Cities would undoubtedly be the defining feature of human geography in the twenty-first century. Every week, 1.3 million people move to cities around the world, including Malaysian cities, and by 2040, cities will be home to 65 percent of the world’s population.
Simultaneously, the 600 largest cities already account for 60% of global GDP, a figure that will only increase as cities grow larger and wealthier. In reality, experts estimate that cities would account for up to 80% of future economic growth in developing regions.
A Necessary Step: Developing Smart Cities
Cities are becoming an even more important driver of the global economy and wealth, so it’s more important than ever to make sure they’re designed for productivity and sustainability while also improving the quality of life in each urban cluster.
Hence, the importance of an urban town planning service.
What is a Smart City?
A smart city is a framework for connecting, protecting, and improving city residents’ lives by leveraging the capabilities of emerging technology.
By using ICT and the Internet of Things, a smart city captures and analyzes data from different sources to feel the city’s environment, providing real-time information to help governments, enterprises, and residents make better and more knowledgeable choices to improve the overall quality of life.
Urban town planners in Malaysia are responsible for developing smart city pans.
Features of a Smart City
Smart cities fall under six main categories.
One of the most critical technologies that will be introduced in city infrastructure is smart lighting. Although smart lighting can appear to be insignificant at first thought, it is important to remember that lighting consumes 19% of the world’s total electricity.
Technology can monitor and optimize heating, energy consumption, lighting, and ventilation. Traditional building materials will be replaced by solar panels; which urban town planners will build into the design. Individual rooms have fire detection and extinguishing systems.
On the utility side, smart grids (used for energy usage control and management), water leak detection, and water portability monitoring are only a few of the smart city features.
Intelligent, adaptive fast lanes and slow lanes (cycling, walking) will be implemented, while charging stations through the city will power electric vehicles.
Greener cities can be achieved by emissions reduction, clean energy, and waste management solutions. Rooftop gardens or side plants will be incorporated into building designs to help with insulation, provide oxygen, and absorb CO2.
Wi-Fi will be available in the city for public use, and real-time alerts will warn people about traffic congestion, parking spaces, and other city amenities.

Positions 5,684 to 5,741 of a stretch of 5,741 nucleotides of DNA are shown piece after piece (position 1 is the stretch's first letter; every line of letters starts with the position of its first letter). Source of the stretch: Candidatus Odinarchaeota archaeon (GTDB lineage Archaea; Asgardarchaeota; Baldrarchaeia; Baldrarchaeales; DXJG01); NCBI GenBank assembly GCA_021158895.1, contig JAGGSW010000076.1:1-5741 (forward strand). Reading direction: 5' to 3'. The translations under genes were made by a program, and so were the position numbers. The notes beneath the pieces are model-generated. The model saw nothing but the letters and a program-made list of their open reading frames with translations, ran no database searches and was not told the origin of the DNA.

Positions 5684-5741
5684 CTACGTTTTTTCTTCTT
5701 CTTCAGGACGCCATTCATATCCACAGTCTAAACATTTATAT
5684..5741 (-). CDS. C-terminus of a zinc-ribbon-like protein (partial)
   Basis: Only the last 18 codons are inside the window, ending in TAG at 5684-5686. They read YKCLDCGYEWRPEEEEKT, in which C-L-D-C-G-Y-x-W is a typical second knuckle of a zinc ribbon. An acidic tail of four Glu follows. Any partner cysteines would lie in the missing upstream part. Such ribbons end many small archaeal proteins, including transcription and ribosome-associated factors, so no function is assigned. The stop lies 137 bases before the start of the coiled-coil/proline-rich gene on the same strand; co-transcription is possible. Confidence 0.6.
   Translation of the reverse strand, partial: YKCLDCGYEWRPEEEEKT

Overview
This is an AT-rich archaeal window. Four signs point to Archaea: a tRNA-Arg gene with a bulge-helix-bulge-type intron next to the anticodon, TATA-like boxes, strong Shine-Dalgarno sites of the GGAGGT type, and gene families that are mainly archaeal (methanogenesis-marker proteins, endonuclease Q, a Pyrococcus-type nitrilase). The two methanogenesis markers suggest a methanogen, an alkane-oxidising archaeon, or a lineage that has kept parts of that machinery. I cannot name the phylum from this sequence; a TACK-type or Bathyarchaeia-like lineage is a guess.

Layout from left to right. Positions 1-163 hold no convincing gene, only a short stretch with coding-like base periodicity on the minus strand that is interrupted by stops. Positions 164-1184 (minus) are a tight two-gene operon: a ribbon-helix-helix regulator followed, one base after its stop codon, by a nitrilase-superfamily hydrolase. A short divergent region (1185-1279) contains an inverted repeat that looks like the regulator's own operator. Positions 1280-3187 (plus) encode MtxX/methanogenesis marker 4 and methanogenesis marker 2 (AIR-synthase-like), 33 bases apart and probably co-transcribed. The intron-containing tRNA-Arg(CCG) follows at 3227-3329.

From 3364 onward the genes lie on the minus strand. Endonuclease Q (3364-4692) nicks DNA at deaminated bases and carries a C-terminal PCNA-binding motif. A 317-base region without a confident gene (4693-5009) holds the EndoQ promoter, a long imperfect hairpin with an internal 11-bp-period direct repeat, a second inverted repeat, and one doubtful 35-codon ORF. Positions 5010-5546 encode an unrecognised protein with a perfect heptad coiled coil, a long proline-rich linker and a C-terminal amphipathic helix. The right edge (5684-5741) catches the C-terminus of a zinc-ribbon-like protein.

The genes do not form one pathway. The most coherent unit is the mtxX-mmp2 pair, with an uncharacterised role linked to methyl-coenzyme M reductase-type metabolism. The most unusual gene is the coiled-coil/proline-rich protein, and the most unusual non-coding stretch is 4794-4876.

What role will smart cities play in meeting development targets and increasing energy efficiency?
Smart cities can advance the Sustainable Development Goals by 70%, resulting in a safer and more sustainable climate. Increased urbanisation, industrialisation, and consumption bring with them a slew of new environmental issues.
Though technology is just one part of the solution to these problems, a McKinsey study found that “deploying a range of applications to the best reasonable degree could cut pollution by 10 to 15%, lower water consumption by 20 to 30%, and reduce the amount of solid waste per capita by 10 to 20%.”
Greenhouse Gas Emissions
According to McKinsey, building automation systems can reduce pollution by just under 3% in most commercial buildings and 3% in residential homes in cities where structures are a major source of emissions.
Dynamic electric pricing, ride-hailing, and demand-based microtransit, intelligent traffic signals, and congestion pricing are other innovations that can have a major effect on pollution.
Although some of the above will improve air quality, air quality sensors are needed to address this issue specifically. While this does not immediately solve pollution, it does allow for identifying the source, allowing for more informed decisions.
Furthermore, exchanging real-time air quality data empowers the public to take preventive steps that can minimize negative health effects by three to fifteen percent, depending on pollution levels.
In higher-income cities with high residential water use, combining water consumption monitoring technology with advanced metering and automated feedback messages will minimize consumption by 15%.
However, according to McKinsey, its efficacy is dependent on whether it is used in conjunction with a pricing strategy. Leaky pipes are the most common source of water pollution in developing countries. The use of sensors and analytics will help to reduce loss by up to 25%.
In a Nutshell
The growth of smart cities would result in a reduction in solid waste. With low-tech recycling hitting its limits, McKinsey notes that technology might help minimize the amount of non-recycled solid waste even further.
Harnessing digital monitoring and payments is one example, but it should be considered alongside other policy interventions, particularly in emerging economies with tight household budgets. A city planning consultant is in the best position to offer solutions.